Significantly, the fact that over the past two decades Sinn Fein have been shopkeepers for austerity in Northern Ireland, where 300,000 people are now estimated to live in poverty, barely featured in the critiques levelled by Fianna Fail and Fine Gael against their emerging rival. Instead, both attempted to portray the party (whose most prominent spokespeople during the election included Eoin Ó’Broin and Pearse Doherty) as terrorists. “Outrage about the IRA looked strange”, one Sinn Fein organiser accurately noted, “when espoused by a government that wanted to commemorate the notorious ‘Black and Tans’ just months earlier.” The contradictions of Sinn Fein’s dual record, North and South, however, the at times considerable gaps between its rhetoric on the air and its record on the ground, remain live issues for forward-looking Leftists, anticipating the political struggles to come.
Sinn Fein’s anti-racism and anti-imperialism, mentioned above, are arguably cases in point. To give credit where credit is due, in the context of rising xenophobic violence and fascist organising across Ireland, Leitrim TD Martin Kenny proved himself enough of an anti-racist to have a death-threat issued against him and an arson attack on his car. His statements made a difference, and he wouldn’t have made them if there wasn’t some kind of anti-racist culture or tendency within Sinn Fein as a party. Other individual examples could be cited to support this view.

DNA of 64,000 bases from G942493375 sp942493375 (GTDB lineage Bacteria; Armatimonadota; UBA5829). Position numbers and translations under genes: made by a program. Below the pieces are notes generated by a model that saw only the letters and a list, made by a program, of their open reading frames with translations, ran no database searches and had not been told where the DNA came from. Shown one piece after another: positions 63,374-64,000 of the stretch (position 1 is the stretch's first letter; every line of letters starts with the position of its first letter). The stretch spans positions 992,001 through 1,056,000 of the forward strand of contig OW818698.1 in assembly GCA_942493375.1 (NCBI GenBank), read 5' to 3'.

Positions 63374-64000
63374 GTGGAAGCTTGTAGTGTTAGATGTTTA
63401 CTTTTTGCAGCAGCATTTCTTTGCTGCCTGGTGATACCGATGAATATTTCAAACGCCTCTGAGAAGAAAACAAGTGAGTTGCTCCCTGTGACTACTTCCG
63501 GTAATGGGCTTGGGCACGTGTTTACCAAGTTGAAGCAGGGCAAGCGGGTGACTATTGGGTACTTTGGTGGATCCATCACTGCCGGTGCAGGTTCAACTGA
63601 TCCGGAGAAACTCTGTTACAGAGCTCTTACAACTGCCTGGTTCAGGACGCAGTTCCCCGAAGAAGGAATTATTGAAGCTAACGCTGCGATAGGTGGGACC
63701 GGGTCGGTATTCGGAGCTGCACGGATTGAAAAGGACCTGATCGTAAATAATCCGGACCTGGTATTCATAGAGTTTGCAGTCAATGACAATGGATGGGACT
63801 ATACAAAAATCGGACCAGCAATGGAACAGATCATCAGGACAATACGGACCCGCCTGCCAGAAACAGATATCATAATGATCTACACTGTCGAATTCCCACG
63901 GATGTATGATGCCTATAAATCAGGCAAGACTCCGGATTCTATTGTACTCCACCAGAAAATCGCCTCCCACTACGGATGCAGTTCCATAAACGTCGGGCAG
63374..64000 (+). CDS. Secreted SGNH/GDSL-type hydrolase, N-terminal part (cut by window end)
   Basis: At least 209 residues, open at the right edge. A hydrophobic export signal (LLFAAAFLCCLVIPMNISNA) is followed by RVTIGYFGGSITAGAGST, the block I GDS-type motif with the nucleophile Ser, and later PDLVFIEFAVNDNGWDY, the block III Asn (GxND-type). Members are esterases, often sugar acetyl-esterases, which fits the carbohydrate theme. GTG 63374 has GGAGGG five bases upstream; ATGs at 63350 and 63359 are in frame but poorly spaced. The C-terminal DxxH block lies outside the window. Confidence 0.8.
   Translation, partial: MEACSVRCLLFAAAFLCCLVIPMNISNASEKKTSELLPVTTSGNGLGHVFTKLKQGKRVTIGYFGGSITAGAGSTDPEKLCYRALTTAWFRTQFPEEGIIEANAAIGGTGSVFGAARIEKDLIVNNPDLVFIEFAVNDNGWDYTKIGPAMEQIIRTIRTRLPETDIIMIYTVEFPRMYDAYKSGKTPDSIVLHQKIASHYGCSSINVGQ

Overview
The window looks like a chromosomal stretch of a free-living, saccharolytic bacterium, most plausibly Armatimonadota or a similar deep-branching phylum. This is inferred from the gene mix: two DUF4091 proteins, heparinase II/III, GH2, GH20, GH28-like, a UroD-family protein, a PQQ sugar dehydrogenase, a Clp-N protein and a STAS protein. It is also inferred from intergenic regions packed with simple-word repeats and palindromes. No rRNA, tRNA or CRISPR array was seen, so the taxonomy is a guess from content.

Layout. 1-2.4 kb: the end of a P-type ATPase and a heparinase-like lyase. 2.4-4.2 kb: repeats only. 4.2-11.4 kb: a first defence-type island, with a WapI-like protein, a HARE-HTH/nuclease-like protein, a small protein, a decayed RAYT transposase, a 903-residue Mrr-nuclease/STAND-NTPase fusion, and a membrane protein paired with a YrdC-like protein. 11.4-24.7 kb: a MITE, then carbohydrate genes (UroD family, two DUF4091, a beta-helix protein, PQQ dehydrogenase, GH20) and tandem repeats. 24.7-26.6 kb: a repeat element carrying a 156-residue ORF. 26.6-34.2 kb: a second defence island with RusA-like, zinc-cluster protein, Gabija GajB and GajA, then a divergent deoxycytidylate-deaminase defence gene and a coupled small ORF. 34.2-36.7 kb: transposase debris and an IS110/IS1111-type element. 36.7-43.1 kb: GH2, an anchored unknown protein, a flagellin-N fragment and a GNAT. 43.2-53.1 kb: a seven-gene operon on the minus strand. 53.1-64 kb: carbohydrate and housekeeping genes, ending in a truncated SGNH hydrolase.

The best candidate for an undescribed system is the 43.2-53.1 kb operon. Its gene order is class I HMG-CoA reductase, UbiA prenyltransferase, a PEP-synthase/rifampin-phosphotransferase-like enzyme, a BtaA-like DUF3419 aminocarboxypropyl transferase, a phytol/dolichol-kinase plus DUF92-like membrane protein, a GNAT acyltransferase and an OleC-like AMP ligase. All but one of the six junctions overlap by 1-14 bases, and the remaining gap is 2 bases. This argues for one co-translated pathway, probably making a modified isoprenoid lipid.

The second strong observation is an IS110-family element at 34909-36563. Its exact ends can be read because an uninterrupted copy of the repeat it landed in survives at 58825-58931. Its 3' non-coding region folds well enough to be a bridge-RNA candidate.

Nevertheless, there is an obviously problematic element in the (highly elitist) claim that Sinn Fein has uniquely and consistently channelled “discontented working-class nationalism in a progressive and anti-imperialist direction.” Such an argument sidesteps – perhaps deliberately obscures – the issue of Sinn Fein’s complicity, once again, in creating and upholding austerity programmes and accommodating itself to political corruption of various kinds in the North, all of which surely deepens said working-class discontent. And as for the supposedly unwavering internationalism of Sinn Fein, such principles were notably absent in its hosting of a delegation from Israel’s murderously right-wing and racist Likud party, trading solidarity with Palestinian struggle for what was apparently a cheap PR effort to portray itself as a ‘peace-building’ organisation. “This is very disheartening to us here in Gaza,” said Haidar Eid (a university professor and member of the steering committee of the Palestinian Campaign for the Academic and Cultural Boycott of Israel) in the context of the continuing Israeli annexation, siege of Gaza, and apartheid: “We call on Irish comrades to condemn these meetings in the strongest possible terms.”